For me, the most important revelation made by al-Shalgham was over the “harmful” Libyan intellectuals who caused Gaddafi to become more paranoid and mistrustful, encouraging him to follow a reckless course, and even created illusionary pretexts in order to ensure that Gaddafi continued to pursue this destructive course, which not only harmed Gaddafi himself, but the people of Libya, and indeed the entire Arab world. Some of these intellectuals did this for Gaddafi’s money, whilst others failed to stand up to him out of fear, whilst even more pursued this course due to their distorted beliefs and delusions of grandeur…

Speaking of Gaddafi’s position towards Saudi Arabia, al-Shalgham said “he was convinced that Saudi Arabia had adopted a negative stance towards the Libyan revolution [which brought him to power]. Unfortunately, Egyptian journalist Mohamed Hassanein Heikal played a role in provoking Gaddafi, in this regard. Heikal was, and remains, sympathetic towards Gaddafi, and this is something that I term ‘nationalist Salafism’. What I am talking about here is plastic or wooden rhetoric, and campaigns launched against imperialism and occupation. These people live in a bygone era; that is to say those who mastered the manufacturing of chariots in the fifteenth century will not necessarily master the computer industry in the twentieth century. Let us be frank, has the promotion of slogans of Arab unity brought us anything other than defeat, catastrophe, hostility and backwardness? Heikal said that Saudi Arabia was against the revolution in Libya and that it attempted to convince the Americans and the British to topple this in its infancy, and that Riyadh called on King Idris I not to step down.”

Commenting on Heikal’s opinions with regards to what is happening in Libya today, and his “fatwas” about the history of the Libyan people, al-Shalgham said that the Egyptian journalist was “stoking the fire.” He stressed that Heikal represents the perfect example of how nationalist intellectuals can sometimes cause harm by helping Arab leaders to consolidate their power and remain in government for long periods of time. Al-Shalgham made reference to Nasser, Hafiz al-Assad and Gaddafi, in this regard.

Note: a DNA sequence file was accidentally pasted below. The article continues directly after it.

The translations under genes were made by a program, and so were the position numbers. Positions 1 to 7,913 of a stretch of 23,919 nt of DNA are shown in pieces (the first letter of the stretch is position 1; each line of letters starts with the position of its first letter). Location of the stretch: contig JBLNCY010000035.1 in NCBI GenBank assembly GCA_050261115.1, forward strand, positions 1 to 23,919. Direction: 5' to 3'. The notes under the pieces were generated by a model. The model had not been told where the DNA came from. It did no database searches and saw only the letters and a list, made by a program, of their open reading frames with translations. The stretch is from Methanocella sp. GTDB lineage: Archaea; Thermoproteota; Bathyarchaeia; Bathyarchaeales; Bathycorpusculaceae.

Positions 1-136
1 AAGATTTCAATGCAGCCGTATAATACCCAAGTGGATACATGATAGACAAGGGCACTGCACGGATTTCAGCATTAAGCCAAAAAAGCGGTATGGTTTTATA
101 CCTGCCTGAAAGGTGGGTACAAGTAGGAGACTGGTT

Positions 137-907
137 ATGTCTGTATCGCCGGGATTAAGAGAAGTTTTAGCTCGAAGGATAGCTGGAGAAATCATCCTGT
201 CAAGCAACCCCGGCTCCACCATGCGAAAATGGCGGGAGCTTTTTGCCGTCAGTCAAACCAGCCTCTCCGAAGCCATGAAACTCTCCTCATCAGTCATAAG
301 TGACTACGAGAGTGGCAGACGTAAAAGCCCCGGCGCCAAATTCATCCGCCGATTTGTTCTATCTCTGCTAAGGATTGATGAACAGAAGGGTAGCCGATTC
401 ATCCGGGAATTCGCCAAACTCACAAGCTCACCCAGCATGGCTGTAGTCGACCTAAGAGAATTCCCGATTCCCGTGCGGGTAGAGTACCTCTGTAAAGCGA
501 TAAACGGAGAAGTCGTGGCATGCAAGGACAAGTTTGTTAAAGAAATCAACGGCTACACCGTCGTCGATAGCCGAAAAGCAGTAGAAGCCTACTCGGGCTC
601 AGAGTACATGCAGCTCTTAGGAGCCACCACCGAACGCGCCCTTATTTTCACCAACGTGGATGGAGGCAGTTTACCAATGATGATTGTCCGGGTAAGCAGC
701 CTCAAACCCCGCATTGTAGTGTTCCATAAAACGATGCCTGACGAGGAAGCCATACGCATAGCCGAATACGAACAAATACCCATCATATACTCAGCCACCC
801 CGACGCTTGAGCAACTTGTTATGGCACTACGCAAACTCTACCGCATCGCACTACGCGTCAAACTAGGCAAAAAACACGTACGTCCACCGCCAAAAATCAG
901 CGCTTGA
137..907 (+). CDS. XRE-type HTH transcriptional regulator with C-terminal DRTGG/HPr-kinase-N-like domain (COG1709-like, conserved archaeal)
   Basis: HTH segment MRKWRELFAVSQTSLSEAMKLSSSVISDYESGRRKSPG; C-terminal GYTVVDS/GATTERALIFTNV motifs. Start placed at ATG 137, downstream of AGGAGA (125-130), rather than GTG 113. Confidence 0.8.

There are Heikal-type figures everywhere that can provide excuses, invent answers, reshape reality and provide Arab leaders, the media, and indeed the entire nation with rose-tinted glasses.

This school of deception continues to exist until today and is continually restructuring and redeveloping itself, especially during revolutions or “popular uprisings” in order to ensure its survival and influence. We have seen how Heikal, at the beginning of the Egyptian revolution, attempted to play a leading role, putting forward a [political] roadmap for Egypt’s future, and how following the revolution he visited the headquarters of Egypt’s largest national newspaper [Al-Ahram] and was greeted as a conquering hero.

We have grown accustomed to criticizing the discourse of the Muslim Brotherhood, Salfist groups, and other religious groups – whether Sunni or Shiite – that mix religion with politics, and history and ideology. But what about the intellectual trends that claim to be liberal and which oppose such discourse?

In fact, these intellectual trends are more harmful than the religious trends! In many cases, we saw how the Muslim Brotherhood’s “resistance” rhetoric can ally itself with hard-line nationalist discourse, resulting in a catastrophic and extremist political ideology that brings together elements of both trends. Such trends have developed a philosophy akin to “poetic improvisation”; with the results being completely free of any guiding logic or reason, nothing more than a set of empty slogans.

This is a type of “nationalist salafism”, to use the expression coined by Al-Shalgham, and, for me, I could “left-wing salafism”, or “patriotic salafism” to this as well.

Since the “salafism” that we hear in the Arab press these days is one of isolation, dogmatism and nostalgia, then the left-wing Heikal-like discourse that we so often hear is nothing more than a hybrid and distorted imitation of this version of “salafism”.